Ethnicity is a stable community formed in the survival and development of humankind, which is a socio-historical phenomenon. In attempting to understand and describe this phenomenon, several concepts concerned with ethnicity have emerged. Different concepts of nation, which developed under different social and historical conditions, present a very complex scene: they are many in their types and include some quite different in their conceptual meanings. In other words, “ethnicity” has always been conceptually ambiguous, and what is more, among different viewpoints representing different concepts, heated debates have often occurred. In China, after the 1950s, the definition of ethnicity proposed by Joseph Vissarionovich Stalin (1879–1953) occupied a dominant position for a long time, which once silenced the debates on the concept of ethnicity. However, in recent years, under the background of an increasingly emancipated mind, with the incongruity between the reality of ethnicity and the concept of ethnicity and the increasing problems caused by the conceptual ambiguity of ethnicity, discussions, and debates concerning the concept of ethnicity have got active again, and some new definitions of ethnicity have come on the scene. Of all those definitions of ethnicity, some are introduced from abroad and Chinese scholars give others. Some are descriptive, others are analytical, and others are speculative. This diversity of definitions of ethnicity and the incessant introduction of new ones not only further manifest the complexity and diversity of national phenomena but also indicate the deepening understanding of national phenomena gained by the Chinese academic circle. In fact, many different definitions of ethnicity are given based on different national phenomena and types. To a great extent, different definitions of ethnicity have resulted actually from generalizations of different types of ethnicities.
The Greek word “ethnos” means “a group,” “a nest,” and “a small crowd,” each of which refers to grouping humankind (Hao, 2002). In the Chinese context, the concept of the character zu in the Chinese word minzu (nation; ethnic group) also means “group,” which refers to some people or things with common characteristics. Either “ethnos” or zu means conceptually the most basic, extensive, and ancient community of people in human history, and it is also the most stable community of people, whose formation and development are a manifestation of human essence.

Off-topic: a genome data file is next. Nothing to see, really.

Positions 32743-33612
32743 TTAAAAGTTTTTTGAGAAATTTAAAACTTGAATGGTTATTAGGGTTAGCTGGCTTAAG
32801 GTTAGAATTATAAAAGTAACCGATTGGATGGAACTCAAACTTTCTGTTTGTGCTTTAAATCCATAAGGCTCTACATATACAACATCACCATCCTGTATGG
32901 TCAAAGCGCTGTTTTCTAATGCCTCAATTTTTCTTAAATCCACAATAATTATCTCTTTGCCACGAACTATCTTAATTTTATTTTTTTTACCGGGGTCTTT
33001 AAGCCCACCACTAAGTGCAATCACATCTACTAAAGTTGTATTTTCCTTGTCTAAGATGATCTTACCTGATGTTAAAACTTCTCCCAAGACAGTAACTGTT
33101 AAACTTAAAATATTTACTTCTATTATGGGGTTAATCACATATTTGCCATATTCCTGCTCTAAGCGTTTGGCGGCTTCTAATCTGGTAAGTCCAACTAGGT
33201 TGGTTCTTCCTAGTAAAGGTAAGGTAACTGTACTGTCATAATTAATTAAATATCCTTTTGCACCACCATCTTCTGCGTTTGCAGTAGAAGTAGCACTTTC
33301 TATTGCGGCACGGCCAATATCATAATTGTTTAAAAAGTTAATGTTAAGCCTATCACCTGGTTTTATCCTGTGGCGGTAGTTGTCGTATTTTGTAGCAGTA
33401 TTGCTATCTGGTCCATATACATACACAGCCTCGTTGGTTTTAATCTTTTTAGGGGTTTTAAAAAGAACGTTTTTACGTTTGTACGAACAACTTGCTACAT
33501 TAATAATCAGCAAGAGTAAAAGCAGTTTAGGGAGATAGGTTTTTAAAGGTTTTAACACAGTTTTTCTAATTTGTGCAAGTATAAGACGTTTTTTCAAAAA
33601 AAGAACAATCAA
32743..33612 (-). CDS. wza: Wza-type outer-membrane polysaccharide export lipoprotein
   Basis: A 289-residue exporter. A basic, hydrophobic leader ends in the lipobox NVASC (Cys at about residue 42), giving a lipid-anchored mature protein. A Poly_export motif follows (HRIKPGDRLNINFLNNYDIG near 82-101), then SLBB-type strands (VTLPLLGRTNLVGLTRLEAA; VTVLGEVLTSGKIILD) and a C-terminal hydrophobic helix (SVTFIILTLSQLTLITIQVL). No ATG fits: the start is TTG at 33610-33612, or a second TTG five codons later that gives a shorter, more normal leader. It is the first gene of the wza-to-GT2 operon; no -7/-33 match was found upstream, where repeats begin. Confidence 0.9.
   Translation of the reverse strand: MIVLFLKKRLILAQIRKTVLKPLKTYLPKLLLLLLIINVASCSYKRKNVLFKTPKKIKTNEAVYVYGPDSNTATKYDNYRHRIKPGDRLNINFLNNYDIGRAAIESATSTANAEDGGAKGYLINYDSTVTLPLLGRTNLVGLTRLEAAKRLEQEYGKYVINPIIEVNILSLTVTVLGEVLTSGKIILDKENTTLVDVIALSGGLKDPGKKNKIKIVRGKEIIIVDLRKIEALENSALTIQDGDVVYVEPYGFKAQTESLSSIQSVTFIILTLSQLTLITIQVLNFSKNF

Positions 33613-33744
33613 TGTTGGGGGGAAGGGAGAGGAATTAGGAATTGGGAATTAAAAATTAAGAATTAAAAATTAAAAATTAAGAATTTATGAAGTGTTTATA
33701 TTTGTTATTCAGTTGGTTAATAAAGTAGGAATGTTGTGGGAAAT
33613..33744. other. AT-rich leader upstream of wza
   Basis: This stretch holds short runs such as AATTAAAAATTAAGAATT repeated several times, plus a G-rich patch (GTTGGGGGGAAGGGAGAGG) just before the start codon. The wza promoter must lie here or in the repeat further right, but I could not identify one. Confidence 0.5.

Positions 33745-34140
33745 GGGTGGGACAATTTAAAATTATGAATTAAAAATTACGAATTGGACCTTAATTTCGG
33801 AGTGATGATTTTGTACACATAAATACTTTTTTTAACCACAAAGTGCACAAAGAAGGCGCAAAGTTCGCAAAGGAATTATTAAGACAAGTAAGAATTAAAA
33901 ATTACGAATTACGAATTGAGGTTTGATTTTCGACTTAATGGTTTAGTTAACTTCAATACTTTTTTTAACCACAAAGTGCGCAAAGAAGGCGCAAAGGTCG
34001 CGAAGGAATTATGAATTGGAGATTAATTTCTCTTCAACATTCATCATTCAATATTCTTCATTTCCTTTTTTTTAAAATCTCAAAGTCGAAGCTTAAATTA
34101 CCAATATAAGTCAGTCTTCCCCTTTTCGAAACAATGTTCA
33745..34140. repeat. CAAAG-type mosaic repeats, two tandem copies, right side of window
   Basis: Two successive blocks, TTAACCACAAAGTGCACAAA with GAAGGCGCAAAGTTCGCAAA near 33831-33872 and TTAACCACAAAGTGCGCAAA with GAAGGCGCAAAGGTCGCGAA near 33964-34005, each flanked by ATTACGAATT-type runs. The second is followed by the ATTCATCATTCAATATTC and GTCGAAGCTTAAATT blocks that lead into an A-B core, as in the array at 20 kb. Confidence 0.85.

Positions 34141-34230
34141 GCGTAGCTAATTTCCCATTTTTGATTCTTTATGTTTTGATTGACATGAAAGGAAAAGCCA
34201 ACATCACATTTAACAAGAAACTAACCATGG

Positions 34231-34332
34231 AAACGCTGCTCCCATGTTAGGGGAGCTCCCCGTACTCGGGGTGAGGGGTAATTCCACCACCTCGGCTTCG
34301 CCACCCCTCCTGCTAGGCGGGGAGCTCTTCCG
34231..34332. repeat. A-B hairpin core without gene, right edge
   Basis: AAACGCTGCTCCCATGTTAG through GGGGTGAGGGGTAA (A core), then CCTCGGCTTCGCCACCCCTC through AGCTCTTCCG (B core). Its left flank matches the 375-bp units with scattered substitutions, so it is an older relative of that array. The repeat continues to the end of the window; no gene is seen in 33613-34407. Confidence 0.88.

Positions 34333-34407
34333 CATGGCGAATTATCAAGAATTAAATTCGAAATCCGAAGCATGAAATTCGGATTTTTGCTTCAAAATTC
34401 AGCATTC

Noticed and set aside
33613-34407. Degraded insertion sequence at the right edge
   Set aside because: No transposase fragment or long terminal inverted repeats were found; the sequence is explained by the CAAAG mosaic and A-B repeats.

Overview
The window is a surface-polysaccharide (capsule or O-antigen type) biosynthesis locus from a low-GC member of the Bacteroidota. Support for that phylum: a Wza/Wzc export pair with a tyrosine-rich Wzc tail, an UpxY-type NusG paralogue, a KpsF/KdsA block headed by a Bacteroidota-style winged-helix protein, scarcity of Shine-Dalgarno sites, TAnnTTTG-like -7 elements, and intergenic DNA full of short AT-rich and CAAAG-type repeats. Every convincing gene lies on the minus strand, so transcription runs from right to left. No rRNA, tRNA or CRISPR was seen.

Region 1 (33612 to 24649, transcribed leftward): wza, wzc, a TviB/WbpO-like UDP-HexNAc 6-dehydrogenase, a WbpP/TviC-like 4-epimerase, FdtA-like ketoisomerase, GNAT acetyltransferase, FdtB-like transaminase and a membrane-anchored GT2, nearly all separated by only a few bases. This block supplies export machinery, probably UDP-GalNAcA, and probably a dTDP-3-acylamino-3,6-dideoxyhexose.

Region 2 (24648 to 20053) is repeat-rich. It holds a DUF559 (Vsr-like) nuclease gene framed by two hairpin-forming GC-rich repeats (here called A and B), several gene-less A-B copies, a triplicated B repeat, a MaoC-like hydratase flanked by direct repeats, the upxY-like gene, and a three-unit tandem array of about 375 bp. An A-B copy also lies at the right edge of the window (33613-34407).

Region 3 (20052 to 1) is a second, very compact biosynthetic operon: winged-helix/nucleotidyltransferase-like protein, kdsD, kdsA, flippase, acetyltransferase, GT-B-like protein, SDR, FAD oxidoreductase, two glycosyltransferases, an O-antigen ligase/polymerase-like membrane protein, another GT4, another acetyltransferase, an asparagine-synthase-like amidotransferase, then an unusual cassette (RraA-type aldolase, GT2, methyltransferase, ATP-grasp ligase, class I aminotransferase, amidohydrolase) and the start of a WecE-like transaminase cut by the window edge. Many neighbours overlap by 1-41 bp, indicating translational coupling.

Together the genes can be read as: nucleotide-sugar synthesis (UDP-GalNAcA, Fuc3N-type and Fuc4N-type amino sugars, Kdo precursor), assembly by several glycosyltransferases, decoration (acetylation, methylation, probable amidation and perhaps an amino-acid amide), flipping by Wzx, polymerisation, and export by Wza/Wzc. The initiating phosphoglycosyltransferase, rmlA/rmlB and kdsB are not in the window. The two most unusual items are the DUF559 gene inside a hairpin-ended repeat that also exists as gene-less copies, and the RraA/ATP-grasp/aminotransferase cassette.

The “ethnos” or zu of human beings is the inevitable product and expression of the human essence of species-living. “Man is a species-being.” 1 In the process of maintaining his own existence through production and living and thereby realizing his development, a man always “needs to form a society with some other people, and only by seeing human life as life in a group can it be accurately described.” “Without uniting as a group, we would never become more human, nor would we survive” (Lipson, 2001). However, a specific group of people always live in a specific and relatively stable living environment, and the first rule of survival is to adapt to the environment. In order to adapt to the environment and survive, the group of people living in that environment would create a set of special modes for production, living, and social organization, as well as language communication and spiritual activity, thus developing their own culture. With the passage of time, their common experience and the culture they gradually inherited and accumulated would serve as a powerful link that connected this group tightly and made it a deep and dense community of people. The so-called “ethnicity” refers to such a stable community of people.
With the development of society, the contacts and exchanges between different ethnicities became more and more frequent. Thus, a member of an ethnic group regarded all the other members of their ethnic group as his “own people” or “the same species” and identified with them, and saw the members of a different ethnic group as “others” or “different species” and rejected or even despised them (Aristotle,1965). Under such conditions, for each individual of humankind, he could not form a sense of belonging unless being a member of a specific ethnicity, and only in this ethnic group could he find his own position, establish his own home, and maintain and develop his own interests by depending on the form of ethnicity. As Mazzini, an Italian national democratic thinker pointed out that if an individual left his ethnic group, he would have “neither name, sign, voice, nor rights, and he would be, like a soldier without a flag, unable to do his duty to the rest of the mankind” (Mazzini, 1915). In this sense, ethnicity means the existence mode of humankind in a certain stage of its historical development.